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Slow network access with Windows 2K on Novell Network.

Posted on 2003-10-23
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Last Modified: 2013-12-07
Since we've migrated all the desktops to Windows 2K there has been a major slowdown connecting to network drives, and the internet. There is often long delays of 20-30 seconds or more when browsing or connecting to mapped drives. All the latest patches, and services packs are installed on the PCs, and they have the latest Netware client.

We are using IPX/SPX for connecting to the Netware servers, and TCP/IP for everything else.

Any ideas on what is causing this, and how to fix it?
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Question by:Rand
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by:dshuang5858
ID: 9611162
Hi, Rand,

Have you try changing binding order?!

dshuang5858
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by:BudDurland
ID: 9611234
What version of NetWare?  5.0 and up can natively support IP, switch to that if you can.

If not, make sure your install the netware client for IPX only, even if you are using the IP stack for other network connections.  You have to do a *custom8 isntall of the client to get this option.  You'll still be able to connect to other servers via IP, but now the NetWare client will not try to resolve server names via IP first.

Other tips for speeding up the netware client can be found here:

http://www.ithowto.com/novell/clientspeed.htm

Hope this helps.


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ShineOn earned 500 total points
ID: 9615469
1.  make sure you are using the 4.83 client with SP2 and the latest NWFS.SYS patch.  There have been a couple of bugs reported with the 4.90 client.  If you must run IPX to the NetWare box, then install it custom with only IPX. Don't enable any client services you are not using.  Don't bind IP to the client unless you will be using IP to the NetWare resources.  DO NOT USE THE MICROSOFT EXCUSE FOR A NETWARE CLIENT - it is either intentionally crippled or they just don't know how to code - you decide which makes sense ;)
If you are running NetWare 5 or newer, you'd be better off running IP only, unless you are doing queue-based printing, which requires IPX from the client.  Either way, binding only one protocol to the NetWare client is preferred.  If you need both, then make sure the protocol preferences are set appropriate to your installation.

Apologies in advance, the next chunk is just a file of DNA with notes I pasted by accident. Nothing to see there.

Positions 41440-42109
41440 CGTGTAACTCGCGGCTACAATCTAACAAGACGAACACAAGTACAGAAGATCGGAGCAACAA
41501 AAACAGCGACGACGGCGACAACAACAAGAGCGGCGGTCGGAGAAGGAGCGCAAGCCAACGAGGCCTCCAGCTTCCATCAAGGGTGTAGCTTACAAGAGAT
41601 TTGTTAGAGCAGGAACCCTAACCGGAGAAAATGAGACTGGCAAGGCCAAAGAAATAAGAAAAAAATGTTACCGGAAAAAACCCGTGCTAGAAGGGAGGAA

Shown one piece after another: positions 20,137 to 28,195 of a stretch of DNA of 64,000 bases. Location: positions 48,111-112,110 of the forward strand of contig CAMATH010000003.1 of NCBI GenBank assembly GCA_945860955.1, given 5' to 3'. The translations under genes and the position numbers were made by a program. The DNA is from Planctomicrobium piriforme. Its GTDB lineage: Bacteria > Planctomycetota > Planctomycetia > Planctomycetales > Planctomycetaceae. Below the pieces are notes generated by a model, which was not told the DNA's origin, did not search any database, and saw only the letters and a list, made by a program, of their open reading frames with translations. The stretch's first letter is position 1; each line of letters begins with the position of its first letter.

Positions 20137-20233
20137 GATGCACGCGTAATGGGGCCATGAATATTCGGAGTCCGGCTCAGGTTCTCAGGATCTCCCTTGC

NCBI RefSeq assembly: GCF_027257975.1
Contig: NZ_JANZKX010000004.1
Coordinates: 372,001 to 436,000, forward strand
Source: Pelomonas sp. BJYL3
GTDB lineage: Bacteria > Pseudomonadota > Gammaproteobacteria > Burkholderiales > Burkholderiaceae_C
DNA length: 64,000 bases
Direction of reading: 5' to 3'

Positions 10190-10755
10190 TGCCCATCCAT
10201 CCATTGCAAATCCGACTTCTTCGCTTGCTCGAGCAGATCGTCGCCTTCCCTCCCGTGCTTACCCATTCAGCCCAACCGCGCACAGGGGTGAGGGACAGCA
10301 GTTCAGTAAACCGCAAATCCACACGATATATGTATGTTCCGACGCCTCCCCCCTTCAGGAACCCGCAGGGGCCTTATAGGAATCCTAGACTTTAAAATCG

2)  When you configure your NetWare client, make sure that in the settings for the IPX protocols that you do not allow the Microsoft IPX "autodetect" to detect your frame type.  Specify the frame type you are using on the server (probably 802.2, but check to be sure) and also specify the IPX network number.  The MS IPX stack autodetect also causes problems.

3)  Turn off OpLocks (just a good idea anyway - not a performance booster...) if you are accessing shared files, to avoid corruption issues.  On the server side, there is a SET CLIENT SIDE CACHING command, or on the client side, in the NetWare Client Advanced Settings tab, you should set "File Caching" to "off" and "File Commit" to "on"

4)  If you aren't using DFS, disable the DFS service.  This is the biggest performance hit in Win2K/XP.
To disable DFS click on the “start” button, go to “run” and type “regedit.” Click on “Hkey_Local_Machine” then “/System” then “/CurrentControlSet” then “/Services” and then finally “/Mup.” Add a regular Dword value called “DisableDFS” with a value of “1.”

5)  Delete the registry entries for remote compuiter scheduled tasks/printers. Those Keys are only needed if you have to do task scheduling on remote computers or if you have to pre-locate remote printers in a peer-to-peer environment:
To disable this “feature” click on the “start” button, go to “run” and   type “regedit.” Click on “Hkey_Local_Machine” then “/Software” then “/Microsoft” then “/Windows” then “/CurrentVersion” then “/Explorer” then “/RemoteComputer” and then finally “/NameSpace.” Now delete the two keys within NameSpace

6)  Make sure the provider order is correct.  The Novell resources should be on the top of the list.

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by:ShineOn
ID: 9615491
Oh, and 7) - don't use more protocols than you absolutely need, and don't do M$ peer-to-peer "sharing" unless it is absolutely necessary
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by:ShineOn
ID: 9615511
Here I go again -

8)  If you are running antivirus on both the desktop and the server, then take all network drives out of the desktop's realtime scan - let the server's realtime scan handle that...
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